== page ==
February 24, 2004


cart neon.jpg

I can barely fucking see.

I have two small cataracts in my left eye. They're bubbles, technically. (I think it is a rare and beautiful thing when the most specific word for something is the more prosaic.) Apparently, some people wouldn't even notice these bubbles, my doctor told me. (I like her very much but then I am disposed, unhealthily, to like doctors.) "You're very observant," she said. ("It's in my flipping EYEBALL," I thought.)

The reason I can't see is not my cataracts. I can't see because the doctor dilated my pupils with some kind of perfidious drops and the effect lasts much longer than she said it would. Even the traffic lights in the snowy dusk were too much. I went the the Liquor Store Bar, where nobody knows my name and the lights are low, and even that room felt bright. (They also serve liquor, which I did not know.)

I haven't yet read the substance of this Courtney Love review, but I enjoy formal constraints. Rules spice up the joint. Apparently, people don't like this. They don't like it when reviews are written as dialogue, or emails, or diary entries, or recipes, or Biblical parsings. People are known by other people across the world to be useless. It isn't rocket science, ladies. Throw on a boa and they'll still see your face.


Which brings me to three songs my iPod taught to me, as I dandled upon her luminous knee:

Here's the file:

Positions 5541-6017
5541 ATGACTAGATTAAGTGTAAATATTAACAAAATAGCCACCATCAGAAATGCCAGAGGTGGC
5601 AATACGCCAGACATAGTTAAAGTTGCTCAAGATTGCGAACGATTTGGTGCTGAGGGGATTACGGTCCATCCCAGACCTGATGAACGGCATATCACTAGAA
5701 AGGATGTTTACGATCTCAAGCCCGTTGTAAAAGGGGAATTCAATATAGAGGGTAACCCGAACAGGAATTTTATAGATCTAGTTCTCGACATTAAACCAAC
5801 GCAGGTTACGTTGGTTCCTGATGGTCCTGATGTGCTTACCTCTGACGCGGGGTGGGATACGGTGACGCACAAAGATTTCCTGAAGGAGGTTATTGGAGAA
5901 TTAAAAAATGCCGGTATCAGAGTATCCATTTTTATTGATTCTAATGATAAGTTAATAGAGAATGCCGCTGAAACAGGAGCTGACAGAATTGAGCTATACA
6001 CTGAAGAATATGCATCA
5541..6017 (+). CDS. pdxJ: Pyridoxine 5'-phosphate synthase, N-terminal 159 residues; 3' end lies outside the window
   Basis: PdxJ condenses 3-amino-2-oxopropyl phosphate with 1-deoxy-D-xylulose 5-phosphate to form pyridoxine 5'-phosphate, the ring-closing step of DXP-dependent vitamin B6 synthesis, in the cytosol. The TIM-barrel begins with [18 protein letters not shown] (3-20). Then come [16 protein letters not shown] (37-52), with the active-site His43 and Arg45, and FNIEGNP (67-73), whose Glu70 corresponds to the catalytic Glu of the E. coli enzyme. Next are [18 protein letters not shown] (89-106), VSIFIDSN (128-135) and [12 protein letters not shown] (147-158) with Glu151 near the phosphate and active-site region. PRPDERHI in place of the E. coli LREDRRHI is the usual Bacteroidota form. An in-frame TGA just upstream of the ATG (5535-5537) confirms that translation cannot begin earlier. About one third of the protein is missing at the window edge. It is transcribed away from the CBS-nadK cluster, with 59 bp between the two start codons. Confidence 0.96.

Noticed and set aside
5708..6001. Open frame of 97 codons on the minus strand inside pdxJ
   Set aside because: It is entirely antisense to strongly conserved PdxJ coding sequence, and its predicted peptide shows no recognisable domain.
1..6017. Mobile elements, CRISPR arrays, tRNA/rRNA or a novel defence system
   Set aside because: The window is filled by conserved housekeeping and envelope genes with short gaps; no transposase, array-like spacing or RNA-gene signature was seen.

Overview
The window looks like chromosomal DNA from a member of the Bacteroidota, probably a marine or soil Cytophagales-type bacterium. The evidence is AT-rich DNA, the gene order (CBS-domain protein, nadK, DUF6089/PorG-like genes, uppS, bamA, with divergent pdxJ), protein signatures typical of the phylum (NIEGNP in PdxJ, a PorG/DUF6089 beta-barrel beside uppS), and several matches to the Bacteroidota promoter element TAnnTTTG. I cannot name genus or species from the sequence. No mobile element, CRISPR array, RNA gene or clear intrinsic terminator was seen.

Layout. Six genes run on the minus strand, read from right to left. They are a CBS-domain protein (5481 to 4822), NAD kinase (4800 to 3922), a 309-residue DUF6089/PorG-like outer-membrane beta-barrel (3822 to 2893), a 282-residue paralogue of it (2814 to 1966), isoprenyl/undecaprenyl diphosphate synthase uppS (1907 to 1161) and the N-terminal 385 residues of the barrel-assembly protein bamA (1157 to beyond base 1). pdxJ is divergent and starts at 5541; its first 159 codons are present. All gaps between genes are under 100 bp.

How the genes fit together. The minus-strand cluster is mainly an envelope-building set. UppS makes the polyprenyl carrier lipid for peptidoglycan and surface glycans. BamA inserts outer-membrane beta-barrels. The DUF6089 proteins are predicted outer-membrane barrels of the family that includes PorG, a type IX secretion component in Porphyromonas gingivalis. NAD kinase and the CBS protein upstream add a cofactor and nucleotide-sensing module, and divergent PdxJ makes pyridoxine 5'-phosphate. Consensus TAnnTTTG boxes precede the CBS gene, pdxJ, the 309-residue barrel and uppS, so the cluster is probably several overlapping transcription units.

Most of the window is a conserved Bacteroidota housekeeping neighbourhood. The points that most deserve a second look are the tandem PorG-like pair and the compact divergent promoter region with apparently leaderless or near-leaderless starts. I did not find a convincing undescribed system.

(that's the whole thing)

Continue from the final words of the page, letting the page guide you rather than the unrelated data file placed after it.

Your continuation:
Talking Heads: "Drugs" [alternate] [uber yes]
Various artists: "Resilient 1.2" [fucking Harpo Chico Grouch mega yes]
Big Black: "Kerosene" [some play-this-at-my-funeral shit--top ten of rounded behind-style yesism and the song, no exaggeration, that I romanced my wife with]

When the machines are smarter, let the machines do the popcorn.

I am either listening to Pierre Boulez or La Bouche and I can't frigging see. Oh, use ears.

Final observation: Neon doesn't blink anymore. Was a time, neon was binary, a precusor of digital blood: on/off/. On/off, an echo of the electrical circuit itself. Now, merhcants generally buy bad imitations of TV screens when they want eye candy for the storefront. What little neon remains is static, throwing the line back to the 19th century. But I liked that interstitial neon phase where it was grasping to imitate the flicker of film, the dance of lightning, the movement of movement.

Posted by Sasha at February 24, 2004 06:42 PM | TrackBack